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November Movies at Saigon's Alternative Film Venues

As award season approaches, November might be the last chance you have this year to dive into the world of alternative and low-budget films, which is dominated by French and American productions.

November 5 @ 8pm – Saigon Outcast

It Follows (USA, 2014)

Premiering at the Cannes Film Festival last year, the second feature film by David Robert Mitchell is a stylish and beautifully shot horror film.

For viewers that are after the usual jump scares, blood-splattered screens or any other clichés of the genre, It Follows might disappoint (or surprise). In fact, Mitchell’s film breaks the conventional overused tricks: sex does not equal death, the characters can run without repeatedly falling, they have access to guns to fight the villain, they stick together to help each other and the car engines always work.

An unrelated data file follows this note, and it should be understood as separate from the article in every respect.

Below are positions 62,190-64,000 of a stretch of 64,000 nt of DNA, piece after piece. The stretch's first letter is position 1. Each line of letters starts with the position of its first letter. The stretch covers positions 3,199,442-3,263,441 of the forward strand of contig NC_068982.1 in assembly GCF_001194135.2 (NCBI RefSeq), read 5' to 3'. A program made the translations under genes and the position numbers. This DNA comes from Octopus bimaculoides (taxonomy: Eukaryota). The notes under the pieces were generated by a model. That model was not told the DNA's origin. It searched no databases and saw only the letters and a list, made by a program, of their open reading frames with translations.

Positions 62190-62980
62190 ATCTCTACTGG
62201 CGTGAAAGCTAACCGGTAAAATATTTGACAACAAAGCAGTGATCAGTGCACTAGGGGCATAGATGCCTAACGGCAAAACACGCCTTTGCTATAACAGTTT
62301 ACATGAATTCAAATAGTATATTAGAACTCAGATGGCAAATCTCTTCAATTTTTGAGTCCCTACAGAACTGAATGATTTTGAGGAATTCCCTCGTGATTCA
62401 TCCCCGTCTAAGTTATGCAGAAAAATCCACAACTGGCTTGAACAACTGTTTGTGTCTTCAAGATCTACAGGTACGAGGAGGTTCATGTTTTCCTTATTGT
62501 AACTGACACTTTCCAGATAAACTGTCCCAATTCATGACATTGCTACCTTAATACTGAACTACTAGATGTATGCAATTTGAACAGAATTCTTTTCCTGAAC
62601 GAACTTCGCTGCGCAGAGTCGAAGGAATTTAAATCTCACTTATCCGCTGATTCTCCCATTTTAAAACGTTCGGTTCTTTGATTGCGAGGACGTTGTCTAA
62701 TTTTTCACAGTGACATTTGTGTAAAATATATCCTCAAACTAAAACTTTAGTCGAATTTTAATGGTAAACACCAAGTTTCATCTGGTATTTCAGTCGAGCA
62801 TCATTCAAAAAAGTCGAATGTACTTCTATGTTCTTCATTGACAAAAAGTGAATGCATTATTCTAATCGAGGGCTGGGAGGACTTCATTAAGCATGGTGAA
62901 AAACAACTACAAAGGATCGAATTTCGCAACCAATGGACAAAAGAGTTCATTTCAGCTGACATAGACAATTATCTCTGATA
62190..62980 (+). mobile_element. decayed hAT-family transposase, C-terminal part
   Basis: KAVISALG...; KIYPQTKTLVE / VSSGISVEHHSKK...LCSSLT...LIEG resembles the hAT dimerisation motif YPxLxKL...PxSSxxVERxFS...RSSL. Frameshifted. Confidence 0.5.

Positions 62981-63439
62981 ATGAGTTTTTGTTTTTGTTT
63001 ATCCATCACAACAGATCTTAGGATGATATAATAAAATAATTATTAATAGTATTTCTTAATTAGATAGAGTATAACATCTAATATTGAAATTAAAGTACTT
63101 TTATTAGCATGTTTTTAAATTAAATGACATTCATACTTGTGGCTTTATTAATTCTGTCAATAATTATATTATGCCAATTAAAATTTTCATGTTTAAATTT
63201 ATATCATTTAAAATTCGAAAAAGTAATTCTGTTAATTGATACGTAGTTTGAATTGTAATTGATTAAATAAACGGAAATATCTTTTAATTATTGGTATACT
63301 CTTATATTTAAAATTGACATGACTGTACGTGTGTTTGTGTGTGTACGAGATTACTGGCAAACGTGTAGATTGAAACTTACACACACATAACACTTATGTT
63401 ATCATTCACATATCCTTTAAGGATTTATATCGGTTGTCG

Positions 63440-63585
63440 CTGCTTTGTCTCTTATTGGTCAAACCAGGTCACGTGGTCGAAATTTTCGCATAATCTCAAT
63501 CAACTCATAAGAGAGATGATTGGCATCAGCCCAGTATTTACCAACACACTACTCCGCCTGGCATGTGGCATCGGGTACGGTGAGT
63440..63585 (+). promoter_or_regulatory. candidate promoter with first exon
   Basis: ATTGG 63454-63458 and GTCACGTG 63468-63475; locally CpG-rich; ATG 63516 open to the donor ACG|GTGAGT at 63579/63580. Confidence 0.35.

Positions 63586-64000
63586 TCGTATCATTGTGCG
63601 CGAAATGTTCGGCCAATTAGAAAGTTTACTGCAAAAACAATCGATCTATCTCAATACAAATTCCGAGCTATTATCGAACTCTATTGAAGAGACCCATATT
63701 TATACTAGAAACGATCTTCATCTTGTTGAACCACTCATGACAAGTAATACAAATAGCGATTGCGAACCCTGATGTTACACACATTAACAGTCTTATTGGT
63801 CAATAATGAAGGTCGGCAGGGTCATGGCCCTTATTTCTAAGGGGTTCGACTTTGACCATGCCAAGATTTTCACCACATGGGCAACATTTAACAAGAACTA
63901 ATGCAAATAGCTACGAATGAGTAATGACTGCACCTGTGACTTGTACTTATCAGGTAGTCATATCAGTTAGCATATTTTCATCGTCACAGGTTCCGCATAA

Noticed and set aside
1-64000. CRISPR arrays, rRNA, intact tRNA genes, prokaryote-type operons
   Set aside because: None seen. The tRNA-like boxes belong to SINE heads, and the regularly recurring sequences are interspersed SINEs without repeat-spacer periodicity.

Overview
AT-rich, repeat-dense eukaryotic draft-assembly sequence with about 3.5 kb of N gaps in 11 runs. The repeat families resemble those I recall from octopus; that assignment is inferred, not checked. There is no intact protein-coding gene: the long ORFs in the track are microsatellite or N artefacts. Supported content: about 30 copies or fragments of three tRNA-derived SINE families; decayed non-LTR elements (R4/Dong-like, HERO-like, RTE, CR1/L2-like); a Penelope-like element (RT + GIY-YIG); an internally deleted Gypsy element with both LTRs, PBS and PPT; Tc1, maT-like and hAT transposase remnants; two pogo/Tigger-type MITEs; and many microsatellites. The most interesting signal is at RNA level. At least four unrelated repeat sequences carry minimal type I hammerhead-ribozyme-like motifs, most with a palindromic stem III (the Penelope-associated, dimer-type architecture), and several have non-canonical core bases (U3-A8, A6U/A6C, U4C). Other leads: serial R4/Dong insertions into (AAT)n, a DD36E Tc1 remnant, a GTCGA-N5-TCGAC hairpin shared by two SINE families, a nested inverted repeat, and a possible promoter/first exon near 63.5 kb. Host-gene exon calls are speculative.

It Follows's steady and unnerving plot revolves around a female high-school student, who is followed by a zombie-like presence which takes the form of various people and intends to kill her. The only way to get rid of this curse is to pass it on to someone else through consensual sex. What lies underneath the storyline are themes of teenage angst, isolation and, of course, sexual intimacy.

November 11 @ 8pm – deciBel Lounge

Beasts of No Nation (USA, 2015)

Filmmaker Cary Joji Fukunaga continues to surprise with his versatility in the war drama Beasts of No Nation. In addition to his most recent work, the director is responsible for 2009's adventure-drama Sin Nombre, the period piece Jane Eyre and an episode of the TV crime series True Detective. A linear and faithful adaptation of Uzodinma Iweala’s eponymous book, the story is set in an unidentified West African country that has been ravaged by war. Abu, a boy whose entire family has been killed, is forced to become a child soldier when the ‘Commandant’ of the rebel army (played by a charismatic Idris Elba) captures him. Fukunaga tells it like it is: what is the point of making it more digestible to outsiders? As Abu soon finds out, no outsider can truly understand the impact that war has on both its victims and its perpetrators.

November 12 @ 8pm – Saigon Outcast